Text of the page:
The oddest “job” I have ever had was at the invitation of a very large home builder. I was asked to stand in the kitchen of a model home, look like a mom, and cook little snacks for the house hunters. It was a hugely successful promotion. Not surprisingly, everyone gathered in the kitchen. Neighbors met neighbors and shared notes about schools and other areas of mutual interest. Sales soared.
I was proud to serve as president of Les Dames d’Escoffier. Every year, we honored a star from our dining and drinking galaxy. During this time, I stumbled across the writings of M. F. K. Fisher, and I applauded her designation as America’s so-called “epicure laureate.” I unhesitatingly chose M. F. K. when it was my turn to choose the honoree for our annual dinner.
The New York Public Library’s private dining room was the destination for the event. A committee formed to plan the evening. Tables were set with beautiful floral cloths, upon which her books were placed as the centerpieces.
I stepped into the library elevator and pressed the button for the third floor. At that instant, a seemingly homeless woman shuffled through the closing doors. “Crumbs!,” I thought. What could I say? “Grrumph! Madam! This is a private dinner. Buzz off.”? No, I couldn’t possibly say that.
But what? How could I explain the situation politely? It took only a moment to arrive at our destination. The host of the hospitality committee stepped forward to greet us. “Welcome, welcome, Ms. Fisher!” she gushed addressing the old lady.
Crumbs, thought I.
The wise are forever issuing dire warnings about slippery slopes. Here is one that has become a very steep slide indeed: Traditional publishers are taking fewer risks on unknown authors and are producing fewer cookbooks. This means that there is less need to maintain high-priced publishing offices in high-rent districts. Costs are cut as publishers’ profits decline. The agonized staff is laid off or offered freelance or part-time employment without traditional benefits.
When the demand for physical, hard- or soft-cover books is reduced, there are fewer orders placed with printers. Fewer printed books result in empty warehouses, and this, in turn, means that there is a less inventory to insure. Fewer trucks are needed to carry books to and from bookstores. We are all painfully aware of the demise of small, independent, neighborhood bookstores, and even of the disappearance of large bookstore chains. Even so, don’t abandon hope.
Food for Thought
The following fact was provided by R. R. Bowker at The Roger Smith Cookbook Conference in New York City in 2012: Cookbooks account for four percent of all book purchases.
The speaker went on to ask the following questions:
? Who buys cookbooks, professionals or home cooks? Answer: both.
? Where do they buy cookbooks, from bookstores or online? Answer: both.
? How does a prospective buyer hear about a cookbook at a time when there are fewer newspaper and magazine reviews and virtually no extensive author or media tours? Answer: Radio interviews and bloggers spread the word. Amazon is the key to sales.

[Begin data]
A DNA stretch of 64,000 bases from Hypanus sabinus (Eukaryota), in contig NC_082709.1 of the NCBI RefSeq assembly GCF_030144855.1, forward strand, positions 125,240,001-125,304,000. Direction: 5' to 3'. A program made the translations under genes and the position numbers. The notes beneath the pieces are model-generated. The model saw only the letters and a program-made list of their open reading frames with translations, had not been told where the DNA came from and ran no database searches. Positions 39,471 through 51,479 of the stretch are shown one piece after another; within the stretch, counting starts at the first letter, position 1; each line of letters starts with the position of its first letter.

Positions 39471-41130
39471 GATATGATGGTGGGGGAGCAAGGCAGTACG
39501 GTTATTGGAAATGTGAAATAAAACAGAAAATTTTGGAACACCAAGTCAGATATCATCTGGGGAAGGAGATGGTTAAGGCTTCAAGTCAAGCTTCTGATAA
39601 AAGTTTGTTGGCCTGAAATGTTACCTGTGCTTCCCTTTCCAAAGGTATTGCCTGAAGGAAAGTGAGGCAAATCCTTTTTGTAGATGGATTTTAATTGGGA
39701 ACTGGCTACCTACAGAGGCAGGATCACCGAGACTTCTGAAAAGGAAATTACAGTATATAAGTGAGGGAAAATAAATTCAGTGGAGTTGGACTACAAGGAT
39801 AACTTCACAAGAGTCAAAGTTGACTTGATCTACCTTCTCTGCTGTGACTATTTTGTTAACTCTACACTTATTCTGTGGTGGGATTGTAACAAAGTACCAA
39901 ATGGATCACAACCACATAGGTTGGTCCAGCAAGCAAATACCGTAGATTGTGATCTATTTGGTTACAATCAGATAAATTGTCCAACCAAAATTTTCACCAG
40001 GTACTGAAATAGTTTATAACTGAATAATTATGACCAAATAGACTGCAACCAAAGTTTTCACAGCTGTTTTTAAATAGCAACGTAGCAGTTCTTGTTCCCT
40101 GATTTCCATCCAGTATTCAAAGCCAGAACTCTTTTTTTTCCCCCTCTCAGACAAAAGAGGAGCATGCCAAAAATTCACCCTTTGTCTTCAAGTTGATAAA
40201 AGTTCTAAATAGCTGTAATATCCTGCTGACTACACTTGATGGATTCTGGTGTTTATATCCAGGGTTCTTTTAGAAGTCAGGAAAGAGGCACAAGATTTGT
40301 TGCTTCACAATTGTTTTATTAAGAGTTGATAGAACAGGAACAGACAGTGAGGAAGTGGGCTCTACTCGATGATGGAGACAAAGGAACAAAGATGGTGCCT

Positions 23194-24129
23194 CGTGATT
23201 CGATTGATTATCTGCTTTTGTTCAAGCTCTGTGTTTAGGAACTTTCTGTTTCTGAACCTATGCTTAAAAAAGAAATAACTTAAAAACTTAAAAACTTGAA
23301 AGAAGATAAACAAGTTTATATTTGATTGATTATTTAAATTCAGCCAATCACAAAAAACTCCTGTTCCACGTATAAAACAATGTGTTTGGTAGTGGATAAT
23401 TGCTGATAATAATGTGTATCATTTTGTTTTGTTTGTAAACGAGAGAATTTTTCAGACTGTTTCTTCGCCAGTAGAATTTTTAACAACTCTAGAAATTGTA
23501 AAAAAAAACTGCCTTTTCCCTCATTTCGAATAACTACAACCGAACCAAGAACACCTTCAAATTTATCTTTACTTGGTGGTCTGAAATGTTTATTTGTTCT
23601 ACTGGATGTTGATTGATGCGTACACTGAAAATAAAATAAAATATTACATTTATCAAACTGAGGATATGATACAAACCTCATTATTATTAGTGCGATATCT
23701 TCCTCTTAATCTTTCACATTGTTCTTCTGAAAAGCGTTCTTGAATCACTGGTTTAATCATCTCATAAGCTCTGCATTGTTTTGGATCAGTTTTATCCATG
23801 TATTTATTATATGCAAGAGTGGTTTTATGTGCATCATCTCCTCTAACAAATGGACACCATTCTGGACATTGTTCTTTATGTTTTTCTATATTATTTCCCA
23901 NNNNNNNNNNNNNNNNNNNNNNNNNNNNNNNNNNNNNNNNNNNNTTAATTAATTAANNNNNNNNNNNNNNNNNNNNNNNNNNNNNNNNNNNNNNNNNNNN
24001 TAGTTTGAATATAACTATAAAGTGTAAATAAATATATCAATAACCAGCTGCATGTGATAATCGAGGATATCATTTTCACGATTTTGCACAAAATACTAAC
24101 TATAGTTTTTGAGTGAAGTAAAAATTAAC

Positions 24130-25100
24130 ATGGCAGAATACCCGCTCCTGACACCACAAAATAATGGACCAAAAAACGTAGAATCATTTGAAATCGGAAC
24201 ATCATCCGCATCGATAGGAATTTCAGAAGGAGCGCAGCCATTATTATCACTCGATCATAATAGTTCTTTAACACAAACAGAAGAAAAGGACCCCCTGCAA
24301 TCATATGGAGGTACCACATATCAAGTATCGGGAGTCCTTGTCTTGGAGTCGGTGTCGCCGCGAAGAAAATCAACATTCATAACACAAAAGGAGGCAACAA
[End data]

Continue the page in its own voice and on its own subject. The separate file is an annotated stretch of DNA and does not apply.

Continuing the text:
? Why does a buyer purchase a specific book? Answer: Most books are bought as gifts. There is a spike in cookbook sales during the Christmas season. (Diet books, however, are not given as gifts, but are purchased by the intended user.)
? What is the average price paid for a cookbook: Who buys a fifty-dollar cookbook? Answer: some people—a few.
Purchasing decisions are based on
? how many children there are in the recipient’s household;
? whether the buyer or recipient is married or single;
? whether he or she is high-school or college-educated;
? and whether or not the buyer has some income to spare.
Profile of a Cookbook Buyer
Women buy sixty-nine percent of all cookbooks. The largest purchasing group is between the ages of thirty and forty-four, though there has been growth in the eighteen- to twenty-nine-year-old group. This change is attributed to cable-TV cooking programs.
Conclusions: Fewer cookbooks are published every year. Thousands upon thousands of recipes are available online, for free, so a prospective author must ask: who truly needs, or wants, or will buy my book? This is a harsh reality, but it is vitally important to nail this information down.
It is therefore essential to have a clear profile of the prospective buyers of your book. Ask yourself, “To whom am I speaking?” Answer—honestly. Careful research is the foundation on which to build future success.
Fast-casual chain Au Bon Pain combined high-end protein with specialty bread in June with its lobster salad BLT. Available as a limited time offering for the summer, the sandwich is served on an eggless brioche, which the bakery café’s customers preferred over brioche that contains eggs.
A brioche made without eggs (and butter) is like a bacon and eggs without the eggs or “going to the circus on the elephant’s night off.”
I apologize for being absent from the site for a while. I’ll be back soon. Please don’t leave me.
I’ve adapted this original quote because I liked it so much: “Because you’re good at math should you work in a bank, be an accountant, or an economist? Not necessarily. Instead, decide what it is you most want to do. If you like standing up all day, begin by looking at the options that are available; you could be a train conductor, an orchestra conductor or a waiter.
If you are good with your hands, you could be a pianist, a watch repairer, a pickpocket or a cake decorator. I
f you prefer to lie down on the job, you be an auto mechanic, an astronaut, a hypochondriac” — or a thinker, food writer or consultant. (If an intruder stumbles across you when you have your eyes closed, admit you are…thinking.)